2012 Between the Rows

“Between the Rows” farmers share lessons for 2013

By Matt Reese

This year provided some highs and lows unlike just about any production year in history with incredible early optimism followed by a devastating drought. The “Between the Rows” farmers did a fantastic job of expressing all of the highs and the lows of what has proven to be a very challenging growing season in many ways. At the same time, like any good farmer, they have learned from the challenges they faced this year and will apply their new knowledge to 2013. Here is what the 2012 “Between the Rows” farmers had to say about what they will be changing for 2013.

Mark Thomas, Stark County

“Every year we test a lot of new varieties. Some of the old numbers that we like to stick with instead of the new numbers, but when you see how some of these new numbers perform it makes you re-think things. When they hit a homerun on some of these hybrids they really hit a home run.… Continue reading

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Mark Thomas-November 5

“Things were rolling along nicely until we got rolled over backward by Hurricane Sandy. We got somewhere between seven and eight inches of rain up here.  Some guys got back in the fields on Sunday, but it is moving a little more mud and dirt than I’d like to right now.

“We did not get the snow. We stayed on the warmer side of the hurricane. We had a lot of wind. I was round-baling corn fodder on Thursday and Friday before the Hurricane with the air conditioner on. Then I hooked up the generator knowing we were going to lose power and we never lost it. The wind was relentless but we only had a few tree branches down. I saw some corn on the field edges go down, but nothing like what I thought it could be. I got a few more gray hairs worrying about it.

“We’re done with our first crop beans.… Continue reading

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Mark Dowden-November 5

“We’re getting close. I don’t know if we can finish up this week yet or not. Last week was a bust until Friday. We started Friday evening but it was pretty muddy. We had over two inches of rain and a tremendous amount of snow for the last week of October. It was completely white with snow one morning. Believe it or not, our corn stood right through the wind. Most of our corn that was still out was in rows going north and south and the wind went down the rows instead of crossways. We were sweating it, but the corn seemed to take it.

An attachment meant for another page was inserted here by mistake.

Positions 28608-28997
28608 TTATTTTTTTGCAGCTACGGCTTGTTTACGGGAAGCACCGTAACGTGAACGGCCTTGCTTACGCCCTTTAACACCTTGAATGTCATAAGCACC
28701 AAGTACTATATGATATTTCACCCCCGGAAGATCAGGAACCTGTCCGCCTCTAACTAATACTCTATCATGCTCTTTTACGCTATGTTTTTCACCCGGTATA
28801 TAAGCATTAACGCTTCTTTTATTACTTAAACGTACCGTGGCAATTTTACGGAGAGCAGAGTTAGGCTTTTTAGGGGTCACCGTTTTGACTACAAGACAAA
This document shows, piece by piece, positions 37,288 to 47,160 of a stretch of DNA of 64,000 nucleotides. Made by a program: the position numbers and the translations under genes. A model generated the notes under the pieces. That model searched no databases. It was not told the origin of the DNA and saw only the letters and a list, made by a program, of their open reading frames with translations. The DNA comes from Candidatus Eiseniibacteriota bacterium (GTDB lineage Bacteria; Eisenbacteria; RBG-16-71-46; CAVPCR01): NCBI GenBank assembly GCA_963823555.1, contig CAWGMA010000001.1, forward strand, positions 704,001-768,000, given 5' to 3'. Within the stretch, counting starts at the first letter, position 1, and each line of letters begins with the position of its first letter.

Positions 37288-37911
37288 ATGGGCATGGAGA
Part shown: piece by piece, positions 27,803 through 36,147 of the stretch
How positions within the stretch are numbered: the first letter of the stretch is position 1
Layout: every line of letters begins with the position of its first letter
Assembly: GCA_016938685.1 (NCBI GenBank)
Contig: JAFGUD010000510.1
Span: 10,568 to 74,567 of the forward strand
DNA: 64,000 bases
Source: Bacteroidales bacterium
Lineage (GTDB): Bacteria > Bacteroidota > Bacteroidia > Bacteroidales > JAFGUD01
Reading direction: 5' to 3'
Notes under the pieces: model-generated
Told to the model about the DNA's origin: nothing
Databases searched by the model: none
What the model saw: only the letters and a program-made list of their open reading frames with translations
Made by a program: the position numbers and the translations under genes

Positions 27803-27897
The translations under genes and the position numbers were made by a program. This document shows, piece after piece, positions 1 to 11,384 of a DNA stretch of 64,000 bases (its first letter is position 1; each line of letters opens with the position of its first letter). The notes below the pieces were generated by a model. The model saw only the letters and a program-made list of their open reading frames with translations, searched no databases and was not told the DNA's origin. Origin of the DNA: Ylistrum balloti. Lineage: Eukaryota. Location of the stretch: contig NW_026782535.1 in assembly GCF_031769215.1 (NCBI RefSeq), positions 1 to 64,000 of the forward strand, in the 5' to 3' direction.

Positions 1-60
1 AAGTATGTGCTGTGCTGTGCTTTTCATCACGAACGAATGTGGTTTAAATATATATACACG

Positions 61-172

“We’ve got maybe 200 acres of corn left and about that same acreage on the beans. We’re averaging 58 bushels on the soybeans right now and 120 on the corn for everything we’ve got. Some of the better fields averaged pretty well. We had a 192- and a 187-bushel average.… Continue reading

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Billy Pontius-November 5

“We’re putting tile in right now. We got all of the fertilizer spread and field work is 98% done. We stayed pretty busy when we finished harvest. We kept going working ground and fixing things that we didn’t get a chance to work on last fall.

“It was nice getting done early so we can get all of this other work done before winter. We were out of the fields for five or six days. It is still damp on top, but we’re back at it now. We still have no water running though our tiles whatsoever. It is going to take some serious precipitation this winter to get our water table back up.

Some of the creeks are still pretty dry. When you dig down about six inches it is dry and we’re going to need moisture before next year. It is still really dry underneath.